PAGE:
Upcoming EPA Review of Nitrates in Waterways Raises Health and Environmental Questions About Synthetic Nitrogen Fertilizer Use. InÂ a quiet reversal of a 2018 Trump administration decision, EPA is resuming an evaluation of the health impacts of nitrate in water, reflecting the long-standing and mounting evidence of synthetic nitrogenâ€™s adverse effects on human health and the environment, particularly in vulnerable communities.
(Beyond Pesticides, January 22, 2020) About half a million Minnesotans have been subject to drinking water contaminated by nitrate, according to a new report by the Environmental Working Group (EWG). Synthetic fertilizer and manure runoff from cropland are the leading causes of the toxic water pollutant. Nitrate consumption is linked to cancer and blue baby syndrome, a fatal infant blood disease. As the state begins to address the issue through the newly instated Groundwater Protection Rule, advocates say the reaction may be â€śtoo little, too late.â€ť EWG analyzed federal and state nitrate test results from all public water systems where groundwater is the main source in Minnesota from 2009 to 2018. The Minnesota Department of Health fulfilled EWGâ€™s public records requests and the group searched the data for contamination code number 1040: nitrate. Â Researchers at EWG found that 727 public groundwater systems serving 473 thousand people tested positive for at least 3mg/L of contamination at least once in the 9 years of analyzed data. 124 systems tested positive for â‰Ą 10mg/L, of contamination, serving over 150,000 individuals. Â Coarse textured soils, karst geology and shallow bedrock are more vulnerable to groundwater contamination than other types of sediment. The EWG […]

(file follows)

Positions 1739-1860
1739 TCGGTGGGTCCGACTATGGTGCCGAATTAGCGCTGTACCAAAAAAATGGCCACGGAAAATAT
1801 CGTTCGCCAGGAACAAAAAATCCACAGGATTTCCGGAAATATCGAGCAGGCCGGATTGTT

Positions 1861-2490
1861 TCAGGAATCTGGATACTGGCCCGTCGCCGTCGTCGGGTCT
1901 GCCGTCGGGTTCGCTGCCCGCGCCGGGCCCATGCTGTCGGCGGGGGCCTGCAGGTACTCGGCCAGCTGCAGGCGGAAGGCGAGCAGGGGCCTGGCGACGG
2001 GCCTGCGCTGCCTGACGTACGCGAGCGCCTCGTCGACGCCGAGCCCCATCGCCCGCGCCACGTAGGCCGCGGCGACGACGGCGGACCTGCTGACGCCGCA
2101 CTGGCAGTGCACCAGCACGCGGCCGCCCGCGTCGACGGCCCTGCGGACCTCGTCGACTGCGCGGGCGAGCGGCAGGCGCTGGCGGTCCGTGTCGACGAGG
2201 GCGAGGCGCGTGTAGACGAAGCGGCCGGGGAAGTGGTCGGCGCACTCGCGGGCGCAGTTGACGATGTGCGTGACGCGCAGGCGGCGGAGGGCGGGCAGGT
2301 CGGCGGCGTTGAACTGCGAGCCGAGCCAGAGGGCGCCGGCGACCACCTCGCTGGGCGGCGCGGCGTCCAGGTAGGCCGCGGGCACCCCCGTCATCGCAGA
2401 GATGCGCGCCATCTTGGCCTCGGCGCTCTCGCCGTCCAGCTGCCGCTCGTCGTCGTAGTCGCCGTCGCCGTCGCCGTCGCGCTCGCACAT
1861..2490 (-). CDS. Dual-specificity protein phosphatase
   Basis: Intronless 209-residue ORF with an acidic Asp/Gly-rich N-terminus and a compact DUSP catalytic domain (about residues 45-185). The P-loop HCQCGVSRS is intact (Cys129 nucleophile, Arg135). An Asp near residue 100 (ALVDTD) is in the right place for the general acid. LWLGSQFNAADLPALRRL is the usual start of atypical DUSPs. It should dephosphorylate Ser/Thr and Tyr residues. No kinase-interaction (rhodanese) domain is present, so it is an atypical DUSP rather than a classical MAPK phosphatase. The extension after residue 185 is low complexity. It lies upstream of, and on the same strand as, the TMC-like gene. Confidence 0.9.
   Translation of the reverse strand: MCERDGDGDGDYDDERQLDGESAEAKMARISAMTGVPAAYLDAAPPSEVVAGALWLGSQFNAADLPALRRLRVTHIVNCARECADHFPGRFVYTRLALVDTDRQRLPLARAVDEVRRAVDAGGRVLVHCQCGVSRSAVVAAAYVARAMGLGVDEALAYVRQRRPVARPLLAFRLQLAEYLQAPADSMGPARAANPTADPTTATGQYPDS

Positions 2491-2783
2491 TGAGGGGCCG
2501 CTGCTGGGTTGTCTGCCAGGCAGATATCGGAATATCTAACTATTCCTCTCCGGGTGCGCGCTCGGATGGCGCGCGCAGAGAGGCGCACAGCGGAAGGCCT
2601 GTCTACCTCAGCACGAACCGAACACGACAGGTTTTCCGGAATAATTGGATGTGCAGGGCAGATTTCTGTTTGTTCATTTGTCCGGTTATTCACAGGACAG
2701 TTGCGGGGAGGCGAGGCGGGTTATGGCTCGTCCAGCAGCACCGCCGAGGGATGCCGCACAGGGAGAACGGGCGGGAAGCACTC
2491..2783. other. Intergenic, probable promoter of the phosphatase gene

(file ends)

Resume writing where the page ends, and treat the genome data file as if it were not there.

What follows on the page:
(Beyond Pesticides, October 20, 2019)Â USDAâ€™s National Organic Standards Board (NOSB) should remove nonorganic celery powder from the National List of Allowed and Prohibited Substances for use in organic food production. It has been long-established that nitrates and nitrites, used to prevent bacterial growth in processed meats, react with protein to create nitrosamines, which are widely considered to be possible carcinogens. The World Health Organization considers processed meat â€śa known carcinogen.â€ť Tell NOSB to remove carcinogenicÂ nonorganic celery powder from organic processed meat. For too long the meat industry, including organic processors, have engaged in a form of subterfuge by being able, and in fact required, to label meat preserved with celery powder as â€śno nitrates or no nitrites addedâ€ť or â€śuncured.â€ť The use of conventional celery powder, with amped up applications of synthetic nitrogen fertilizer, creates the same functional and biological impacts as synthetic nitrates/nitrates as a meat preservative. The federal laws governing organics are clear. To legally use a synthetic compound, or a natural or agricultural material that is not certified organic, in the production of certified organic product, it must appear on the list of approved substances. And to do so, proposed materials must not damage the environment or […]